Saving the ocean is more than an environmental responsibility.  Safeguarding our ocean may be one of the most sustainable ways for Small Island Developing States, or SIDS, to save themselves. This statement captures the overarching sentiments of the July 7th event, moderated by Ms. Valerie Cliff, the Resident Representative of UNDP Barbados and the Eastern Caribbean. The event is part of the ongoing 2021 session of the High-Level Political Forum (HLPF) on the Sustainable Development Goals at the United Nations. 

The event, dubbed “Unleashing the Potential of the Blue Economy” provided an opportunity for reflections and recommendations to help small islands tap into the full potential of the Blue Economy to diversify their economies as ‘Big Ocean States’. Ms. Linda Maguire, UNDP Deputy Regional Director for Latin America and the Caribbean, explained that unleashing the potential of the blue provides a major opportunity to achieve significant socio-economic development in the region, if tapped. She stated, “supported by partnerships, UNDP’s approach to unleashing the potential of the Blue is underpinned by the necessity to protect and restore existing ocean resources that supply food and livelihoods to the region’s population while catalyzing and enhancing sustainable economic activities derived from the ocean.”

The Honourable Kirk Humphrey, Minister of Maritime Affairs and the Blue Economy in Barbados delivered the key-note address at the forum geared towards policymakers, public sector professionals and development practitioners across the Caribbean. During his speech, the Minister noted, “Our vision and at the same time our challenge is to sustainably leverage our ocean as a natural resource and provide the required supportive policy, developmental and physical infrastructure to stimulate economic growth and better protection of our coastal environment and marine life.” He further stated, “that a sustainable ocean economy has the potential to transform the lives of communities via the development of non-extractive industries that provide higher value-added opportunities – this is the thing that we must get right.”

Esteemed members of the panel, namely H. E. Dr. Walton Webson, Ambassador and Permanent Representative of Antigua and Barbuda to the United Nations and Chair of the Alliance of Small Island States, Dr. Stacy Richards-Kennedy, Director of the Regional Office of Global Partnerships and Sustainable Futures at The University of the West Indies (UWI), Ms. Marla Dukharan, Caribbean Economist, and Mr. Johanan Dujon, Entrepreneur and Founder of Algas Organics in Saint Lucia also shared their insights and recommendations stirring policy-makers and development professionals to look at the sustainable development of the Blue Economy as a catalyst for post COVID-19 recovery in the region.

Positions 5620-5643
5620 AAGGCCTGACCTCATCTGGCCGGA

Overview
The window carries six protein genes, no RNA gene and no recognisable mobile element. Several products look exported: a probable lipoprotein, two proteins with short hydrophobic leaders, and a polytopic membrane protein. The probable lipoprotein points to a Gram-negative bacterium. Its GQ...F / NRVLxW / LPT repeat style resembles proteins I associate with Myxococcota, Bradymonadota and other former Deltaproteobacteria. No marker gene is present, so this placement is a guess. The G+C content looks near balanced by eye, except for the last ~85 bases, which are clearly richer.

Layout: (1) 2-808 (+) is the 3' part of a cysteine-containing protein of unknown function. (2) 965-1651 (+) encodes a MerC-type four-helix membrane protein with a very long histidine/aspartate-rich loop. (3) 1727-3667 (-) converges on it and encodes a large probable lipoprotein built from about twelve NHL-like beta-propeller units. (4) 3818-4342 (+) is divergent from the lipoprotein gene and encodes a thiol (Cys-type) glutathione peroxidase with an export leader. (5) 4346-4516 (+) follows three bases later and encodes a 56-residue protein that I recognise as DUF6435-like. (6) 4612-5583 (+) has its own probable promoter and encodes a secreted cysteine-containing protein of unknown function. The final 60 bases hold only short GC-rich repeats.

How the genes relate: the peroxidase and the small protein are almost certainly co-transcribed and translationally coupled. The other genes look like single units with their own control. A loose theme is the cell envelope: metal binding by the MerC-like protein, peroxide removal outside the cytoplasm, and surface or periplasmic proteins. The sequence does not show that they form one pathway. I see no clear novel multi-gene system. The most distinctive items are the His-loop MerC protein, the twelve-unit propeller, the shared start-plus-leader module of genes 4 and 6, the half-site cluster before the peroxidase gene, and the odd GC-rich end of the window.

The session explored themes related to the challenges and opportunities in harnessing the Blue Economy; the evolution of The UWI-UNDP Blue Economists Programme and the role of The UWI and academia; the steps required to promote an enabling environment for entrepreneurs in the private sector rooted in innovation and sustainability; and the main areas in which SIDS can collaborate in order to increase their resilience and improve economic diversification.

This initiative is part of the work of UNDP Barbados and the Eastern Caribbean in its commitment to promoting economic diversification, job creation and resilience under a "Blue Economy for Green Islands" approach. As the Caribbean continues to seek innovative solutions to build resilience and ensure livelihoods for traditionally vulnerable groups, UNDP Barbados and the Eastern Caribbean, in partnership with governments and stakeholders, remains dedicated to the advancement of inclusive and sustainable development throughout the region and building resilient communities that can withstand shocks and crises through targeted projects and programmes. 


For further information on this project kindly contact Shani Leacock at  



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